Innovation is the driving force behind all businesses

Technology round table

Technology has come to dominate our world and plays a huge role in shaping the way we all work, play and organise our daily lives.

And when it comes to founding, growing and energising businesses from all sectors, technology now has a greater impact than ever before.

The South West has found itself at the heart of the UK’s technological revolution and is home to a thriving network of creative and ground-breaking businesses.

But is technology enough to help a business on its way to becoming the next unicorn? with the support of law firm Womble Bond Dickinson brought together a group of business leaders, experts and professional advisers to discuss the impact technology can have on a business and how to best harness its power.

Ed Brown, is the co-founder of Zedible, which aims to help businesses in the hospitality sector track how much carbon is created each time someone sits down for a drink or something to eat.

He co-founded sustainable café chain Friska with his partner Griff Holland. Ed believes that it is becoming harder to define what makes a technology business but adds that one of the key factors is the ability to scale-up at speed.

He added: “Businesses can be tech enabled but how you define them from an economic sense is the key point as far as I am concerned.

“There are lots of normal businesses doing normal things but within that you can do things differently by using innovation and technology.

“The key for me is a business that is enabled by a unique piece of technology and has put itself in a position to scale up rapidly once the technology reaches the market.”

Alastair Mitton, a partner at Womble Bond Dickinson, specialises in commercial IT and technology related matters as well as data protection issues.

He believes that it is now a given that all businesses need to embrace technology if they want to be operate as efficiently as possible.

Alastair adds: “Technology can enable businesses to reach into new markets and sectors.

“But in all of this the key to a successful business is always about its strategy, having the right strategy in place is vital. It is not enough simply to rely on a great piece of technology you also need to have a clear plan about how you’re going to use it.”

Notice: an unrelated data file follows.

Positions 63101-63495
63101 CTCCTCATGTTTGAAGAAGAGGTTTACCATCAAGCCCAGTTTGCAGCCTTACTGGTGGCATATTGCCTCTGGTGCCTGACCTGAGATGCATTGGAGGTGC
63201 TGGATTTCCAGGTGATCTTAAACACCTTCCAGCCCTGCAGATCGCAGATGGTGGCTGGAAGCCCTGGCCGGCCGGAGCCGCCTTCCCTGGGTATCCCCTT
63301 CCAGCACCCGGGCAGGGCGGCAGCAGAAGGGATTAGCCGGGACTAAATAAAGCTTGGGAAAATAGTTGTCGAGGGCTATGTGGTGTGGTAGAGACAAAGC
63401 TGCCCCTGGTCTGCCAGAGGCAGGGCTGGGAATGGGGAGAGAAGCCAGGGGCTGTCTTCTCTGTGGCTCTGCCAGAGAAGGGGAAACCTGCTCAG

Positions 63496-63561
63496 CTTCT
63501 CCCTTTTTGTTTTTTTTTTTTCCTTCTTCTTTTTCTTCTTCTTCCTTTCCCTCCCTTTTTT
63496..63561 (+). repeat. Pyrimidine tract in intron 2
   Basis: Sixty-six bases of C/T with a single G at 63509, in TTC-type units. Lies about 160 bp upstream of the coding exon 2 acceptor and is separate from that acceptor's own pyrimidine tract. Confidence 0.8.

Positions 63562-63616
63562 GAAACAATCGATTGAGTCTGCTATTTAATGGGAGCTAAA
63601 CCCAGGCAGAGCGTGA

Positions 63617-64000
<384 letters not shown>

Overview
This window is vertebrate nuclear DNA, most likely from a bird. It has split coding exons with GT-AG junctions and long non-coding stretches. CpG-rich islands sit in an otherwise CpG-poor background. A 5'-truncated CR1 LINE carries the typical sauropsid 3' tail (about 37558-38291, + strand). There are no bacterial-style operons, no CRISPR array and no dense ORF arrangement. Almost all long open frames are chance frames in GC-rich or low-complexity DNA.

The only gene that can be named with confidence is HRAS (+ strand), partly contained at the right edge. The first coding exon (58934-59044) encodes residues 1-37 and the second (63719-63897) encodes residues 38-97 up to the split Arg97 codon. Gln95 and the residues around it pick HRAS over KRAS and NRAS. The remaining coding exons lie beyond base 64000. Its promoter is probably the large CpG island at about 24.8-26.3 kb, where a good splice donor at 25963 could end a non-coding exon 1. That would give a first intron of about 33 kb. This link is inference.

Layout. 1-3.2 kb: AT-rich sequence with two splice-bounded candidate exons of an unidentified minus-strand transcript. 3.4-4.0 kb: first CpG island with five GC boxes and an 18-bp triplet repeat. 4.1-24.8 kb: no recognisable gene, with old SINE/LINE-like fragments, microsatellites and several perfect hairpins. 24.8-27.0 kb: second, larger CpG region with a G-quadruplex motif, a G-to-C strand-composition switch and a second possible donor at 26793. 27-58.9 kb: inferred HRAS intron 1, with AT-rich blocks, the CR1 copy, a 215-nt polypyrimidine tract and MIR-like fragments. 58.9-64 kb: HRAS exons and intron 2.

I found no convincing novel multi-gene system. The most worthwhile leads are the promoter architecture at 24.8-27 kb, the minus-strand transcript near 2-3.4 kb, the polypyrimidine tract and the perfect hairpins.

John Courtney, the chief executive of Boardroom Advisors, is a serial entrepreneur. He has seen a range of technological advances which have changed the way businesses operate and function.

And he agrees that simply relying on technology will never be enough to develop, grow and sustain a successful business.

In his experience there can never be any replacement for a creative individual at the beating heart of a company or organisation.

He adds: “Innovation is always vital, without that innovation a business will not continue to move forward and ultimately survive in any competitive market. I have been involved in a number of businesses and being able to think quickly and set yourself apart from competitors is vital.”

Kimberley Brook, a director at the tech incubator SetSquared, deals with businesses in their embryonic stage. She believes many companies and their founders have great ideas but often need support and help along the way.

“When businesses come to us we need to see that technology and we need to understand if it is ready for the market place,” she said.

“We are always happy to support the disruptive business that has got something different to offer and is looking to change the market.

“Our job is to provide that support and offer advice when it comes to strategy and putting the foundations in place that are needed to achieve long-term growth.”

Harry Bevan is a director at digital and creative marketing agency Fiora.

He believes that forming close bonds with clients is the best way to understand their technology needs.

He says: “As our business our tagline is beautiful growth and that is what we aim for. We always form really close working relationships with our clients, and we like to embed people within the businesses that we work with.”

He adds: “As digital director my job is to keep an eye on all the new technology and innovation that is out there in the market place and understand how it can benefit our clients. What we do is help our clients chose and implement the technology they use within their businesses.

“I have a background in user experience development and also working with start-ups which really helps with the work that I do.

“As an agency we are always looking to help our clients move forward. When it comes to getting the best results the key for us is collaboration. We find if we work really closely with our customers we get to understand their needs and can offer them the best possible service.”

Chris Mears, is the regional head of Growth Lending and works with businesses who are usually in the scale up stage and are looking for funding.

He points out that any company that is looking to grow will need to access external funding to help it on its way.

But Mears adds that tech firms are not always a straightforward proposition for investors.

He says: “One of the key things for us is to understand the business and the technology they are developing.

“We need to understand if the technology is fully developed and ready for the market.  That means it is a much more confused funding structure to get to grips with, but when you get it right businesses can scale up very quickly and become profitable.”

Geoff Roberts, one of the founders of The Data House, has worked in the sector throughout his career both in corporates and now with a start-up.